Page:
“In generations to come, when there is reference to Waterford breaking the ice by taking the 61st GAA Senior Hurling Championship, praise will be given to Keane’s great role in the 1948 decision maker.
“Not only was he the top scorer for the winners on September 5 – he waved five of Waterford’s thirteen flags, scoring three goals and two points out of a 6-7 total – but he was also the man of the match at first. ‘other respects. The sequel was that when the excitement really exploded, with the referee blowing full time and a glorious victory at Waterford, it was John Keane that most of the other players and thousands of supporters rushed to first. to congratulate him, hug him, kiss him. him, cry over him, wear him as a savage tribute all around Croke Park. . . it was the culmination of ten and a half years of athletic endeavor.
The hazy black and white film of the day survives, clear enough to give an impression of Keane’s strength and athleticism but not the quality of the hurling. At this point in his career, he was essentially in the moonlight as a forward, having originally established himself as a stellar center-back who stood out as Mackey’s main defensive opponent.
From their first exciting meeting, during the Munster Championship of 1937, they were linked: Waterford and Limerick were also for this generation of followers. It is for his defensive performances that the writer of the GAA Séamus Ó Bréanáin included Keane in the choice of the pitchers of a heightened era.
“It was a great age to be young and these great stars set our standards for us. . . It is difficult for the players we see today to achieve any eminence in our eyes: they inevitably have to stand the test in the face of a childhood vision of Ring, Mackey and Keane.
But time has obscured Keane from the public portrait of this triumvirate. Ring occupies a preeminent place in GAA folklore. Mick Mackey’s presence is linked to Limerick’s howl. Waterford, however, was a flickering presence on big racing days after Keane’s generation left the scene. Of the nine County Munster titles, Keane was directly involved in four.
From 1963 until the rebirth in 2002, Waterford remained untitled Munster: more time than enough for the legend of Keane to fade from mind and conversation.
Yet and all, he waltzed to the Century Hurling Team and was also picked, at number six, for the Millennium Hurling Team. Achievements are the gold standard even though Waterford is easy going with it.
“We’re called Gentle County,” Smith says. “We’re not raising our voices at all. Waterford is a small county and we are suffering from it. He was as good as the others but without the political influence that people who saw him play knew how good he was. There is no movie of them. Along with Shefflin, Carey and Ken McGrath, there is video evidence of what they did.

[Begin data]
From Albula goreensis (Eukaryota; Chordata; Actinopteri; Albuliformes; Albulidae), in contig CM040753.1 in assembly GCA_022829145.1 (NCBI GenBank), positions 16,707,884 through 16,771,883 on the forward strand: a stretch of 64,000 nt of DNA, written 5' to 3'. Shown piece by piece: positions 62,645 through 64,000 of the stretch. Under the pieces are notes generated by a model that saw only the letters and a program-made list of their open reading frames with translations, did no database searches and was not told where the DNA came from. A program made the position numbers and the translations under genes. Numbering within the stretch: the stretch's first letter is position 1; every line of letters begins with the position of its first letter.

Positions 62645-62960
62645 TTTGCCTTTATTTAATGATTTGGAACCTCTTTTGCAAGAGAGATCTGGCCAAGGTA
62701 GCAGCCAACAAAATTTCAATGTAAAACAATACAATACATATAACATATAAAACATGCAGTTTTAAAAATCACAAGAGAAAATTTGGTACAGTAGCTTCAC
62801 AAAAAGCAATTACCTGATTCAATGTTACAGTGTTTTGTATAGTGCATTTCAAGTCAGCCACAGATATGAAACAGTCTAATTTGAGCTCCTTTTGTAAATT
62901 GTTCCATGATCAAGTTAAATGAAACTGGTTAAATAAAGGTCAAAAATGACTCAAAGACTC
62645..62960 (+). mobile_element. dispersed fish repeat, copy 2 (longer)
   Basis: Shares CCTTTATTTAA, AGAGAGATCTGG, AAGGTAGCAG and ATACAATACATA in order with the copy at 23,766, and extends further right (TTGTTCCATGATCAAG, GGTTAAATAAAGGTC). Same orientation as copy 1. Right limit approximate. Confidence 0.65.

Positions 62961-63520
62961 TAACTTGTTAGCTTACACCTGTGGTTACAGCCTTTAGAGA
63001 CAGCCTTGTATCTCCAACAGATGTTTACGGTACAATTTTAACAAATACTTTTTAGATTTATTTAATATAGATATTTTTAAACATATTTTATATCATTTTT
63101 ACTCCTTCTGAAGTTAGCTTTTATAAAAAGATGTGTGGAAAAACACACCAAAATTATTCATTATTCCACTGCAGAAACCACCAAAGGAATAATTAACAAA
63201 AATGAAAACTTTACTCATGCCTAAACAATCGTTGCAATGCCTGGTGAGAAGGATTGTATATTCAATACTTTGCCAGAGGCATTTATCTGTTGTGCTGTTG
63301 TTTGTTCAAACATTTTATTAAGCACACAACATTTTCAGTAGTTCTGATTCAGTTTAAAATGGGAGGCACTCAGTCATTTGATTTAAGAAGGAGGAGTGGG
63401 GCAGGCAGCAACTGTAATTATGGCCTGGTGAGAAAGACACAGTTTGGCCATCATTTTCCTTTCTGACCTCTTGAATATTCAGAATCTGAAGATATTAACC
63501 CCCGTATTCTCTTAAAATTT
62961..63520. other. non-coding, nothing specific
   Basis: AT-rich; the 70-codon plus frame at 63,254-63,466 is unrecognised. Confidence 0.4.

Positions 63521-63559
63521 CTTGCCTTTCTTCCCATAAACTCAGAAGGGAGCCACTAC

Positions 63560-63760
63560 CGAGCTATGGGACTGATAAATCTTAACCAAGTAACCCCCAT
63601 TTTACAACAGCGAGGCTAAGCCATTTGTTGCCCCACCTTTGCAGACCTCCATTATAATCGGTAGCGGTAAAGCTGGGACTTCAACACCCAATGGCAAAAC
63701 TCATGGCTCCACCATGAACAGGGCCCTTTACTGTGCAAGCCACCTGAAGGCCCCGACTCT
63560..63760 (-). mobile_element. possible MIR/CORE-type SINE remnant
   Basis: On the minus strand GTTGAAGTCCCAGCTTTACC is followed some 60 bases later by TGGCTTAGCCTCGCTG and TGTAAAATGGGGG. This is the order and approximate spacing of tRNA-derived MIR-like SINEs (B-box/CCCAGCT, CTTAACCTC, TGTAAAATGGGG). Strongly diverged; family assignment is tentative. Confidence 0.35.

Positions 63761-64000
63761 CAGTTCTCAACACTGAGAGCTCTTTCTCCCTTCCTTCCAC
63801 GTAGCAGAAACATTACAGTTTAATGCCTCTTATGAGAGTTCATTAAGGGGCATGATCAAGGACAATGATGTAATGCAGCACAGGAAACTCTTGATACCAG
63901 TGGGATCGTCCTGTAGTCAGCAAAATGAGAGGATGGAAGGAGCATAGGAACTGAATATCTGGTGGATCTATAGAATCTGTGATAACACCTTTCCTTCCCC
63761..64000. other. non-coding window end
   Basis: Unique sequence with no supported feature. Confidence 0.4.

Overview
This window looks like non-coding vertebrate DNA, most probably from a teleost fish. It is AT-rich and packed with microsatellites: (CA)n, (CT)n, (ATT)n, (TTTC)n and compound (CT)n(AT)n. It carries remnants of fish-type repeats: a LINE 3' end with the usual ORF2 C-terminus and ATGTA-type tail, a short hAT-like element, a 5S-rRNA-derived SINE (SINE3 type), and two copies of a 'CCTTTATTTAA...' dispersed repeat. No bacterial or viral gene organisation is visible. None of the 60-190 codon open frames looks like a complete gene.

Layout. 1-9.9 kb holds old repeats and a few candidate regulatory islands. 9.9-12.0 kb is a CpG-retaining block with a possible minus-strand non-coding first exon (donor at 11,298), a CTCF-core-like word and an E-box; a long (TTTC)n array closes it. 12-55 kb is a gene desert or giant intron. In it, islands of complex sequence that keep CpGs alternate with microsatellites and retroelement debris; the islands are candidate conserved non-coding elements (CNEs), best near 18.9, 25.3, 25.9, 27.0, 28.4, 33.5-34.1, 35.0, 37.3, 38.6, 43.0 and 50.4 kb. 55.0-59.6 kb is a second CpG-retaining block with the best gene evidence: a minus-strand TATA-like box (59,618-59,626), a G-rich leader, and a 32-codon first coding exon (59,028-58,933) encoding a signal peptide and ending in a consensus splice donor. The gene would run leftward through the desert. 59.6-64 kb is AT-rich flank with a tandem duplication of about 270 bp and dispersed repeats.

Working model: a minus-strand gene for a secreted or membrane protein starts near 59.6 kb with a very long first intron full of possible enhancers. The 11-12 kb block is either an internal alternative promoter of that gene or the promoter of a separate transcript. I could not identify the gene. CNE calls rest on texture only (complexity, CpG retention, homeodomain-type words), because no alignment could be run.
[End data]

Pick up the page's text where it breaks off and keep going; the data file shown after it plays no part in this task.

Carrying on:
Pat Fanning, the former GAA chairman and longtime friend, told Smith they knew Keane was doing badly in the fall of 1975. He had circulation problems, especially in his legs, which resulted in pain. heart complications.
“John would have taken a lot of kicks to his legs while screaming. It probably didn’t help either, ”says Smith.
The idea of amputation had been discussed. Keane told Fanning, “I’d rather go whole.”
Whether despite his condition or because of his condition, he drove out the last week of September, heading first to see Jimmy Langton in Kilkenny for a night out. Then he walked over to Cork to meet Jack Barrett. From there he traveled to Tralee, where former Limerick player Jackie Power lived.
“They were wonderful friends,” says David Smith.
One can only guess at the conversations and what the other Howlers made of Keane’s impulsive visit. The family believe they probably guessed the reason.
“I think they must have known,” says Smith.
“Pat Fanning told me he was obviously dying. Pat was amazed he had made it as far as he did. He never questioned John about it, even though they were as close as brothers. John had to know. He was a very intelligent man.
Mick Mackey was supposed to be next on the tour, but he only made it to Tarbert. A few days later, many of the old men Keane had played against made their own pilgrimage to see him buried.
Long after their retirement, the sight of the swirling Limerick and Waterford colors still conjures up a vision of Keane and Mackey locked in competition. Time has diluted these images, but current conversations about what happened to the howl can be traced in the closeness and ferocity of these phosphorescent duels.
Their rivalry on the pitch rivaled a generation for whom distractions were rare – and their friendship continued to the very end. John Keane would sometimes say, “If I couldn’t live in Waterford, I would choose Limerick.”
No top compliments.
The Unconquerable Keane is available free in e-book format. Anyone wishing to receive a copy can contact the author at [email protected]